Of course, Keats didn’t live in the age of the halogen bulb. If he had, things might have been different.*
I was feeling the need to find somewhere lovely and just be there, with no demands, difficulties or despairs. Blackwell House is only a quarter of an hour away and I had a visitor coming for the weekend. Excellent. That would do the job nicely.
The perma-rain—fairly discouraging as far as getting onto the fells is concerned—was due to lift a bit on the Saturday afternoon, so (more…)
Up before the sun. Who ever thought I’d be celebrating that?
When I first imagined doing 50 things, watching sunrise was one of them: I had a romantic notion of being somewhere warm enough, and verdant and lovely, preferably with a long view; there would be a flask of tea and a sense of wonder, perhaps with a side of epiphany. But that particular version of (more…)
Silent, upon a peak in Cumbria.
Or to be more precise: intermittently rustling, upon a peak in Cumbria.
Or to be even more precise: intermittently rustling as I shifted around inside in a bivvy bag on a flattish grassy hillock overlooking Easedale Tarn on a clear early autumn night. In Cumbria. (more…)
This would be a fine place to spend eternity.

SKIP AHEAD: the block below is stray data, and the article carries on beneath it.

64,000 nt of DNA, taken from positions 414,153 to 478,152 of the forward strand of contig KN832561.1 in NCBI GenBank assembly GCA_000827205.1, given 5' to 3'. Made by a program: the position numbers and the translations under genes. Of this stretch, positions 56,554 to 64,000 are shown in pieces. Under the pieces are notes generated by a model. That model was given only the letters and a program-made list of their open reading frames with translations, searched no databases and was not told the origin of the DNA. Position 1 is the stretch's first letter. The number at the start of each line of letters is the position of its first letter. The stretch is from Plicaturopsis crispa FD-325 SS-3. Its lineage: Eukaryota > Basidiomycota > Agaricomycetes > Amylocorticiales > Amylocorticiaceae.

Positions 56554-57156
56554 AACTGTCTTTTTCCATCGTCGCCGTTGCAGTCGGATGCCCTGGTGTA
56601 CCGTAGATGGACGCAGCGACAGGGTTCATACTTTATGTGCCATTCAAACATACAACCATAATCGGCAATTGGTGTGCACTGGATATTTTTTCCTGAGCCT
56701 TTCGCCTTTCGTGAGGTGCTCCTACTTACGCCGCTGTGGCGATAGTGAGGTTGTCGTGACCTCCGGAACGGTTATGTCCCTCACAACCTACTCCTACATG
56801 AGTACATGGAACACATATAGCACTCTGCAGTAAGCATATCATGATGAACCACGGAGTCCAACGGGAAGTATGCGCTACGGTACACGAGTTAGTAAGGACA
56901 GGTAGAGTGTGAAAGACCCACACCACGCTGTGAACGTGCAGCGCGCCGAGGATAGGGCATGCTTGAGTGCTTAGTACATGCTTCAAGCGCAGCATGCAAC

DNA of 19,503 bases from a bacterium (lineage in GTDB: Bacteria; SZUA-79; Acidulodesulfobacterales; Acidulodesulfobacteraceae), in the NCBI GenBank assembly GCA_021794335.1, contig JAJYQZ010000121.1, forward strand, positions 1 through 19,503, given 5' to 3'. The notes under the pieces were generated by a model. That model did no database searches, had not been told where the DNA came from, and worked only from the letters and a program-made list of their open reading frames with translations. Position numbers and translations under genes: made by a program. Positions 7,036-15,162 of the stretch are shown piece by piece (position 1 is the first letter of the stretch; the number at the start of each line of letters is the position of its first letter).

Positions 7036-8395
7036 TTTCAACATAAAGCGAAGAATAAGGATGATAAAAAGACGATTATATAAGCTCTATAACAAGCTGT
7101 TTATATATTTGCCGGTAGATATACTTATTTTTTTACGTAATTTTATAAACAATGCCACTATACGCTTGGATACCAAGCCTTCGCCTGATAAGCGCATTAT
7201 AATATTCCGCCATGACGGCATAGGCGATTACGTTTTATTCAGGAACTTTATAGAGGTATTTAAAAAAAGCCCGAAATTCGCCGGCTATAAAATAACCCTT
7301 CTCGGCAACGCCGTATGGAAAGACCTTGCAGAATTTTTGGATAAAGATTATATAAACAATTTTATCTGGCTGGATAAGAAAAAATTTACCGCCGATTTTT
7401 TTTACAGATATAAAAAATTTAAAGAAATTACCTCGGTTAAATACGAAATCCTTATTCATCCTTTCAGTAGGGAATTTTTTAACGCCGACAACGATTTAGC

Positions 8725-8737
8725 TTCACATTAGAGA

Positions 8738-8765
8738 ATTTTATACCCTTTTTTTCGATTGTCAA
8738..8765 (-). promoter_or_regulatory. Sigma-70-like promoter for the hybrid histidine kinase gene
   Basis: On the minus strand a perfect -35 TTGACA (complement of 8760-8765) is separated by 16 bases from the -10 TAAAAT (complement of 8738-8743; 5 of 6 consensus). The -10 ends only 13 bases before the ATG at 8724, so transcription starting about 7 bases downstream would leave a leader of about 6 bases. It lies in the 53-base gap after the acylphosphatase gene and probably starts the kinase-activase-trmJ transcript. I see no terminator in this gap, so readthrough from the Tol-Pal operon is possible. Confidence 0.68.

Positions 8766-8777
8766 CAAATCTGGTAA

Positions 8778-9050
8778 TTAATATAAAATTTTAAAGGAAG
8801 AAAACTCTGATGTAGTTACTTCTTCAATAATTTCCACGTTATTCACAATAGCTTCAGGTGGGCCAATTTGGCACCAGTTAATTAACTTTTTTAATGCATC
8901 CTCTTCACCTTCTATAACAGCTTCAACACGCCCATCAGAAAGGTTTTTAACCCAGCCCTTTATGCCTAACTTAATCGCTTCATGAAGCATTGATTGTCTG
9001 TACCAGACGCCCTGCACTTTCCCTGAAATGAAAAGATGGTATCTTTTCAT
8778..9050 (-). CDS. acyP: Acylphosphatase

From the lichened drystone wall where I sat the land rolled away to the horizon, a series of gradual grassy undulations punctuated with clumps of shrubs and trees. In the distance the peat browns and heather purples of the moor spread their muted patchwork; within the tiny churchyard itself, oaks, ashes and other trees were stretching (more…)
“It’s a high-risk activity,” the doctor I’d never met told me, down the phone. The man was a stranger and here I was having to talk to him about cramps and diarrhoea so that he could pronounce sagely about the potential for me shitting myself in a field. That’s a possibility? You don’t say.
But St Hilda’s Way had been beckoning for months. We’d booked hotel rooms, consulted local bus timetables, contemplated sawing (more…)